What is 'Annualize'

To annualize is to convert a rate of any length into a rate that reflects the rate on an annual, or yearly, basis. This is most often done on rates of less than one year, and it usually does not take into account the effects of compounding. The annualized rate is not a guarantee but only an estimate, and its accuracy depends on the variance of the rate.


The annualized rate is also known as an "annualized return" and is similar to "run rate". In the case of loan products, the annualized cost is often expressed as an annual percentage rate (APR). The APR considers every cost associated with the loan, such as interest and origination fees, and converts the total of these costs to an annual rate that is a percentage of the amount borrowed.

Annualization Example

Consider a security that returns 1% a month. Because a year consists of 12 months, the security returns 12% on an annualized basis. When dealing with a security that has variable returns, such as a stock, the annualized return cannot always be implied from considering the return over a shorter period. That a security returns 1% in a month is no guarantee that it continues to perform at this level for an entire year; its annualized return could be lower than 12%, or it could be higher.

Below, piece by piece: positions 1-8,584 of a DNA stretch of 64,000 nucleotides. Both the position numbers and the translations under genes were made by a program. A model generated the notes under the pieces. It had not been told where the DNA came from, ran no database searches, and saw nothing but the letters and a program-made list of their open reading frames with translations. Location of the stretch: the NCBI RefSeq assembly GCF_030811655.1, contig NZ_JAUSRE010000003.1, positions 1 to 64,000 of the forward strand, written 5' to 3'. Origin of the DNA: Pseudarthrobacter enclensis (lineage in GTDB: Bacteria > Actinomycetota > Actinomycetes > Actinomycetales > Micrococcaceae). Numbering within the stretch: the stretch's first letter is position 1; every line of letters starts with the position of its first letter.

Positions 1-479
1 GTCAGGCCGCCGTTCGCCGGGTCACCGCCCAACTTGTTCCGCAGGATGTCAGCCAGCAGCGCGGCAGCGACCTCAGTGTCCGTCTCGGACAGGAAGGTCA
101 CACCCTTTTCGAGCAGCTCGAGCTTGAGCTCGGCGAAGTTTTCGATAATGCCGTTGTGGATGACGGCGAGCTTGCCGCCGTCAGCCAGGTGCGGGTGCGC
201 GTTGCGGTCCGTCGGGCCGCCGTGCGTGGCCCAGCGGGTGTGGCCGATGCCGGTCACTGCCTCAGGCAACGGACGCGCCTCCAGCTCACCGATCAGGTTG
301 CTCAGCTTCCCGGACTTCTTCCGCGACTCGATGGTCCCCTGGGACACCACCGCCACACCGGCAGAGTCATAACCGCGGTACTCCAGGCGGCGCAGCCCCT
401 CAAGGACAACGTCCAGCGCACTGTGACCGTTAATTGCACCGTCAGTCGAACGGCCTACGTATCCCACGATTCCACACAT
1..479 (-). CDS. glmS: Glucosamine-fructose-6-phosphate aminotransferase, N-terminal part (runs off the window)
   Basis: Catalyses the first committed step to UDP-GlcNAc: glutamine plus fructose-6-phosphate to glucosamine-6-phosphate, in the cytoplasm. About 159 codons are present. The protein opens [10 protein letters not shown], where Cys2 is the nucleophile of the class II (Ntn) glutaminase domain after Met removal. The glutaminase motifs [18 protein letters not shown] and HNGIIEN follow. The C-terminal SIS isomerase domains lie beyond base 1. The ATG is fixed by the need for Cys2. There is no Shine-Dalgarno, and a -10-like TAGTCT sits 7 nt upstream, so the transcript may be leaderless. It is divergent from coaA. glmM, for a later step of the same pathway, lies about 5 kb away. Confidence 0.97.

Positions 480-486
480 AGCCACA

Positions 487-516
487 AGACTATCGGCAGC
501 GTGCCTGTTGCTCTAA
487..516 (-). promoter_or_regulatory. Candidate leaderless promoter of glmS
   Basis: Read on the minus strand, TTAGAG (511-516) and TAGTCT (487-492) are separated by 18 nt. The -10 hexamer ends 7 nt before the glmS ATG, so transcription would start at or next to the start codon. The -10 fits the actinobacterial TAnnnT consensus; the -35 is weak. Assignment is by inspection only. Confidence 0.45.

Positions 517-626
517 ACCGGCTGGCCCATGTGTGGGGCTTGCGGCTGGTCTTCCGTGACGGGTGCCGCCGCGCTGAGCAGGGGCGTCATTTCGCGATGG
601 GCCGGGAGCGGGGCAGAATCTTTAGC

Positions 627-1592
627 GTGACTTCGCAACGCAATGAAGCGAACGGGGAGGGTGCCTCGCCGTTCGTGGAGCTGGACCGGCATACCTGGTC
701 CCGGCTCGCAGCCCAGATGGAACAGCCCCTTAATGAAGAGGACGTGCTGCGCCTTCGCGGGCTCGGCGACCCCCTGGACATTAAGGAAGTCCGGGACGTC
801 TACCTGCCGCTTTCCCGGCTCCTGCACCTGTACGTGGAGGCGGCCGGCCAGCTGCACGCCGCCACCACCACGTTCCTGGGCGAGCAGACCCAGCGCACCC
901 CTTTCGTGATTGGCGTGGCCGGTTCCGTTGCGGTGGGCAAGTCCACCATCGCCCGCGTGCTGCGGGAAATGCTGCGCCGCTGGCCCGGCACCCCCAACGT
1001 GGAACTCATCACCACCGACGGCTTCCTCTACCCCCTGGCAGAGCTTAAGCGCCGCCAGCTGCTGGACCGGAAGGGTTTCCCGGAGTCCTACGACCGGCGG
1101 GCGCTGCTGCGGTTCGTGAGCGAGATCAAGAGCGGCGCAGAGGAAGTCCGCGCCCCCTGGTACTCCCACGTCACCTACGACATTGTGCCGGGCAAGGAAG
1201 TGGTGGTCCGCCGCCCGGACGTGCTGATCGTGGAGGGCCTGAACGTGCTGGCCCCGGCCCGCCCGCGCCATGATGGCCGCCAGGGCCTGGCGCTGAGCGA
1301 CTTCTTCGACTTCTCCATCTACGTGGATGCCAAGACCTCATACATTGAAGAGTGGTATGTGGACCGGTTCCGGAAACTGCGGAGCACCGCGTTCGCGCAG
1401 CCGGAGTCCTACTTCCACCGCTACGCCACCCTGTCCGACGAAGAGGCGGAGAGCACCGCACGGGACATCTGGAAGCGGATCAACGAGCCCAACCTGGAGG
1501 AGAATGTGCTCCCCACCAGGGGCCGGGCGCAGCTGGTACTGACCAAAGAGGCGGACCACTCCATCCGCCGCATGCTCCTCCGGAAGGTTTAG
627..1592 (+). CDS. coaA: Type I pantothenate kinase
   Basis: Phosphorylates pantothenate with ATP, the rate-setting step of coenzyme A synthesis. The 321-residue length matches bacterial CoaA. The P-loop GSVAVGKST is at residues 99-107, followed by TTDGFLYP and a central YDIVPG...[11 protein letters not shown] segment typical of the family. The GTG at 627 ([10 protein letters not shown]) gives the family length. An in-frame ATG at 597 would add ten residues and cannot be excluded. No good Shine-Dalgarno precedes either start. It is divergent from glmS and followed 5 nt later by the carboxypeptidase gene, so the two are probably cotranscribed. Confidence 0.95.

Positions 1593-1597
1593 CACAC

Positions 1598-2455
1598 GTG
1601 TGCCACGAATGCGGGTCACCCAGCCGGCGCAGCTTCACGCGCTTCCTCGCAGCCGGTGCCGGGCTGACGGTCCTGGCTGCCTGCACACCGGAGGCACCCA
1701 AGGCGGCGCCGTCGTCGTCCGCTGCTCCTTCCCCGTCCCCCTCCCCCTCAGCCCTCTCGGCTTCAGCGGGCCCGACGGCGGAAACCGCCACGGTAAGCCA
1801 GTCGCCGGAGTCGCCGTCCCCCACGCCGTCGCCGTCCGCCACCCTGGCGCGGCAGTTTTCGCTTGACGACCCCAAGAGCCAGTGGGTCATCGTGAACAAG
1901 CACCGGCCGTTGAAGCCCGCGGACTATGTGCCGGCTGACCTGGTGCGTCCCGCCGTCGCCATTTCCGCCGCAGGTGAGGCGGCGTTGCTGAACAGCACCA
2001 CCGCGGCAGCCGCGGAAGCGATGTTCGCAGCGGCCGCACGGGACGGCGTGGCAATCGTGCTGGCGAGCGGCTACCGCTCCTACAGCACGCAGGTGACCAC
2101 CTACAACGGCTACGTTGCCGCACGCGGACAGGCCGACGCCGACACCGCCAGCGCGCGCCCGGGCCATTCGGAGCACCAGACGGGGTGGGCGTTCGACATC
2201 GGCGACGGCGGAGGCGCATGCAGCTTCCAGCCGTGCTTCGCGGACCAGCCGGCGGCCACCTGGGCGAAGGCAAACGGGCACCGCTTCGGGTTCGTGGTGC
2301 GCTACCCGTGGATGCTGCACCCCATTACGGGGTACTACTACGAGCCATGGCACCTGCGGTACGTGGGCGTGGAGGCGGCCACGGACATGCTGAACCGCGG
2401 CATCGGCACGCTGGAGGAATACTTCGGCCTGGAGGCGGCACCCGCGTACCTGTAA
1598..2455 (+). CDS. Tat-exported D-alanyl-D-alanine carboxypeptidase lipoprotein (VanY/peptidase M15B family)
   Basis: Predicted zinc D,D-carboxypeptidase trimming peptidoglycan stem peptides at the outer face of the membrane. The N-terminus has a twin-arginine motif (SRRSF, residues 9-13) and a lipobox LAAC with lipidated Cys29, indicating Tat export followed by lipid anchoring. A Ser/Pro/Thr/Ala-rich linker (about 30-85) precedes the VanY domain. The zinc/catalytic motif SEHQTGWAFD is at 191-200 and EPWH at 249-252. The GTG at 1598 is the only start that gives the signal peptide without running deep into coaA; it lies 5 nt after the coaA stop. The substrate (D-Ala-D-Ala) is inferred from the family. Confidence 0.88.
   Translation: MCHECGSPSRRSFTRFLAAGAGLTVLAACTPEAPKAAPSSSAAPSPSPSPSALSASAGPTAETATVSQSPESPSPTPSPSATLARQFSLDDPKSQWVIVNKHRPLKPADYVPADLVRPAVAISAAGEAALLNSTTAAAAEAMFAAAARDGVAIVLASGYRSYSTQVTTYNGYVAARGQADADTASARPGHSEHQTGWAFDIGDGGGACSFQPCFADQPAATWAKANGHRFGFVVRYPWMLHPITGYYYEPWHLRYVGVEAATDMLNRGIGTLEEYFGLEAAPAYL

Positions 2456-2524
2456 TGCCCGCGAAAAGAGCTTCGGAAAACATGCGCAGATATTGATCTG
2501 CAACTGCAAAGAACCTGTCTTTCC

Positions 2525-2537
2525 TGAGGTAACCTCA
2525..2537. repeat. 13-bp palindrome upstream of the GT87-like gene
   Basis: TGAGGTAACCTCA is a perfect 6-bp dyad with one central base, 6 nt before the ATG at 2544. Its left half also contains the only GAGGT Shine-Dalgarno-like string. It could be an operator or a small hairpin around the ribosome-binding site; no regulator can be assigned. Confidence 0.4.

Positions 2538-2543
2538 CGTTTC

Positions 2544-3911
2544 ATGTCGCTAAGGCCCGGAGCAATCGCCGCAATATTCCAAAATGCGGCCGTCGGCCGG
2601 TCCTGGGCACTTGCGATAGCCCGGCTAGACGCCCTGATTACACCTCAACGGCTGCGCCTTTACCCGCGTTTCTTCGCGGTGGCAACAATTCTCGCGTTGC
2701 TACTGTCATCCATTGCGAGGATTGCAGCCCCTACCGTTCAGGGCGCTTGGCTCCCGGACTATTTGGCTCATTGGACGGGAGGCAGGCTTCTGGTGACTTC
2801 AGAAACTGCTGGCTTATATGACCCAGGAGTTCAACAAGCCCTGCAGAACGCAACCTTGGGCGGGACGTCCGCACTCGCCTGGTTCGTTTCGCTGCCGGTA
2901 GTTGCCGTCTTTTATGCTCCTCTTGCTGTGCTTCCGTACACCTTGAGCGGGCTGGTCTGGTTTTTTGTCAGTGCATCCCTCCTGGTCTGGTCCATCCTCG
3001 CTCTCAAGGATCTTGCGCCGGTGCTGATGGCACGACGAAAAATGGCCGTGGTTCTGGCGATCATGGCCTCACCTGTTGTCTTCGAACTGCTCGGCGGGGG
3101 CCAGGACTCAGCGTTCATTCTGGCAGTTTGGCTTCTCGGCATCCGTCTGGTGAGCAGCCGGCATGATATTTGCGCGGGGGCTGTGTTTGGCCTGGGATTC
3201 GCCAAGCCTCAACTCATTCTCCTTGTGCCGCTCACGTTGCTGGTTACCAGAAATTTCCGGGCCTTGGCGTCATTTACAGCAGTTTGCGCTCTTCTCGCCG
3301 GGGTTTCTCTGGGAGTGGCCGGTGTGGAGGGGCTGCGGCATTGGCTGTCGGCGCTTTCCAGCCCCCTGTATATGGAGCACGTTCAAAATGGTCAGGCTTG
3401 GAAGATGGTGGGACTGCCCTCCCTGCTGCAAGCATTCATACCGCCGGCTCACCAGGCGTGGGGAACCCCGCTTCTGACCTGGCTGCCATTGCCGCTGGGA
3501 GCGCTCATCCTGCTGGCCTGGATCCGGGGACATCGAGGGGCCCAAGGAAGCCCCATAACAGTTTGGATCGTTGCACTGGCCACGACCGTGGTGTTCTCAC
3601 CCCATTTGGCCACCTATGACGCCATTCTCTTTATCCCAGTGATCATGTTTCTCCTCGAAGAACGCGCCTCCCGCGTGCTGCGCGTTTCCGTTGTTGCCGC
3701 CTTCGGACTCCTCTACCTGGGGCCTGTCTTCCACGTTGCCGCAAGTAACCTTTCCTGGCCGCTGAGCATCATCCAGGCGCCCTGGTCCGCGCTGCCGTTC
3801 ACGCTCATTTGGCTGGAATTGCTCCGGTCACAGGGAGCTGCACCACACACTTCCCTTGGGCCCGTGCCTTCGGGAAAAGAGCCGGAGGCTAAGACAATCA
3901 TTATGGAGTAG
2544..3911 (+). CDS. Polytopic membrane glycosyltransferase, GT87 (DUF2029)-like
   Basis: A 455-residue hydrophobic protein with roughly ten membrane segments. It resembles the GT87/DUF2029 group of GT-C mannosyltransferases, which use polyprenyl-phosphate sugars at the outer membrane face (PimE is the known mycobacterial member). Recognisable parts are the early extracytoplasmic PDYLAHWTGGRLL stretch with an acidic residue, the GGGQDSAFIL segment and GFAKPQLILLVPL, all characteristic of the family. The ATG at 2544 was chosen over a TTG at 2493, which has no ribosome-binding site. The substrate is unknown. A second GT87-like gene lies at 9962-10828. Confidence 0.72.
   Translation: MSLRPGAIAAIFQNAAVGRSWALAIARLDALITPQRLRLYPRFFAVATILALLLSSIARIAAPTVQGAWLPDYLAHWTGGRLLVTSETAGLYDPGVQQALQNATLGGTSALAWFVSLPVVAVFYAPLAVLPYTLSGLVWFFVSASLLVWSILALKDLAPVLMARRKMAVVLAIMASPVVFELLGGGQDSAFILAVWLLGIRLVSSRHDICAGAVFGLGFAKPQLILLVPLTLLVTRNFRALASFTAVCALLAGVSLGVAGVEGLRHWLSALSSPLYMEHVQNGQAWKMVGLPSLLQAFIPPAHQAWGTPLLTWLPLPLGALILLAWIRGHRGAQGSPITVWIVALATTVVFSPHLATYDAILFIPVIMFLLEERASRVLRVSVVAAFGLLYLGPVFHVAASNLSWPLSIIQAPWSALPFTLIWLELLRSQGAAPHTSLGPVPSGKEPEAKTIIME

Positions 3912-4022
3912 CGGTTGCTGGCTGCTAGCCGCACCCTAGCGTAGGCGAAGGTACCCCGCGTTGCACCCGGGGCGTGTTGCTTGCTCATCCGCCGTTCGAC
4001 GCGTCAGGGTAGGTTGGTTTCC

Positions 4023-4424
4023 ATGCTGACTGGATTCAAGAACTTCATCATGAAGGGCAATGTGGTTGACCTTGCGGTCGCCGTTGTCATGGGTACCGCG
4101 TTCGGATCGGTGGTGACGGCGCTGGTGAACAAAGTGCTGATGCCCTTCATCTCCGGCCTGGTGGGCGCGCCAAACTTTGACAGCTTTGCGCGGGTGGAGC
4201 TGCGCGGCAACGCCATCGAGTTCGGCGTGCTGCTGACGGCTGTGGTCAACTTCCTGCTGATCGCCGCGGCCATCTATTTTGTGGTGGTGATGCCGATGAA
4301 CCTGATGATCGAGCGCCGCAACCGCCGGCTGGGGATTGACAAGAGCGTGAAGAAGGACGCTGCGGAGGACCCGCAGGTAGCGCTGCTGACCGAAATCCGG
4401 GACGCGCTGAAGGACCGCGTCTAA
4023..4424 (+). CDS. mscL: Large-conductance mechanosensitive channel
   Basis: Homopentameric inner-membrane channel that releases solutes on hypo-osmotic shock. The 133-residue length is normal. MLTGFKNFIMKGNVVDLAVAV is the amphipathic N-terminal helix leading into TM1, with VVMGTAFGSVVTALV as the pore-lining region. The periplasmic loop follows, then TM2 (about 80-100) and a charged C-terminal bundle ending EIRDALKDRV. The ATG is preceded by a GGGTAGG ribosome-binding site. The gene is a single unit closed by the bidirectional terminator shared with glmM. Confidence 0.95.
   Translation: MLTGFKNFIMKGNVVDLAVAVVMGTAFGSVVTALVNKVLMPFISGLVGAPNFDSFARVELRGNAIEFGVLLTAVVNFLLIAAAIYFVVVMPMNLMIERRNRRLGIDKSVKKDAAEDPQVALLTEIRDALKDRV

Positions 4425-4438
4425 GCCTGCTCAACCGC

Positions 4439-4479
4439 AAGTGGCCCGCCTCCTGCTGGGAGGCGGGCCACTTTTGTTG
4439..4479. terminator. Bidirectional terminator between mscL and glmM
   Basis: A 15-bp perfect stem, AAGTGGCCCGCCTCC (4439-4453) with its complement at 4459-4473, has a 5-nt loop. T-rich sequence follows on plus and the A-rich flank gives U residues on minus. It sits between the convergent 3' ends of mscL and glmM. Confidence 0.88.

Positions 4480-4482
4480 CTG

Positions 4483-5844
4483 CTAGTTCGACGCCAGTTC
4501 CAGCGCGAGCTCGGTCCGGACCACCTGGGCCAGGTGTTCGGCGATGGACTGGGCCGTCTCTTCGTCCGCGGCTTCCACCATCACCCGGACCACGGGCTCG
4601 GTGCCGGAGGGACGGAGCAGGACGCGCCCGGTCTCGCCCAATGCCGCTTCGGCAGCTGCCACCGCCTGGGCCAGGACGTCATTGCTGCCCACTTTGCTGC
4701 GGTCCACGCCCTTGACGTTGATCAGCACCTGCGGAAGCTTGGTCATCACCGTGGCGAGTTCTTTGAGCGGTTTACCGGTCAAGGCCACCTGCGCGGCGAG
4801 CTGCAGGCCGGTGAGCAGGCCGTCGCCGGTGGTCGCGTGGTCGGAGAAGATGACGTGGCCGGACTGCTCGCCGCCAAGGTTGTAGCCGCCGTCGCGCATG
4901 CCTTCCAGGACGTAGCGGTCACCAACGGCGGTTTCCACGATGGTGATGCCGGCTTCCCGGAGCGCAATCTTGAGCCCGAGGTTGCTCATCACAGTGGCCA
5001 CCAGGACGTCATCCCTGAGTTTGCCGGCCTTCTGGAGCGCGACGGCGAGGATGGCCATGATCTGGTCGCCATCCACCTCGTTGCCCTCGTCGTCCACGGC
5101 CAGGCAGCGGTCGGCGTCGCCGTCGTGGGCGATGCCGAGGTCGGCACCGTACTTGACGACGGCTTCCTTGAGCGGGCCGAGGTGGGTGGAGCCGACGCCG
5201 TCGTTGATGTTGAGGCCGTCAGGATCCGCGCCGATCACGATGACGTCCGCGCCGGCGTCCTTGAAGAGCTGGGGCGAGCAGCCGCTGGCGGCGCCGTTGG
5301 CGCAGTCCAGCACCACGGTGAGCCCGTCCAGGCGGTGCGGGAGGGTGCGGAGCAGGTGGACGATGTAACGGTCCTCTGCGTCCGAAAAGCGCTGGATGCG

Annualization is also effective for determining whether a borrower is getting a good deal on a loan. Certain loan products, such as payday loans and title loans, for example, charge a flat finance fee of $15 or $20 to borrow a small sum, such as $100, for a month or less. The fee does not sound like much money, but annualizing it brings to light how expensive it really is. An interest charge of $20 on a one-month loan of $100, annualized, is 240% interest.

Annualizing for Tax Purposes

Annualization can involve converting a taxation period of less than one year to an annual (yearly) basis. This helps income earners to set out an effective tax plan and manage any tax implications.

For example if after the first three months of the year a person earns $10,000, he simply multiplies the $10,000 by four to achieve $40,000, his annualized income. Comparing this level of income to tax charts determines the earner's effective tax rate for the year, which is helpful when budgeting how much income to set aside each quarter for taxes.

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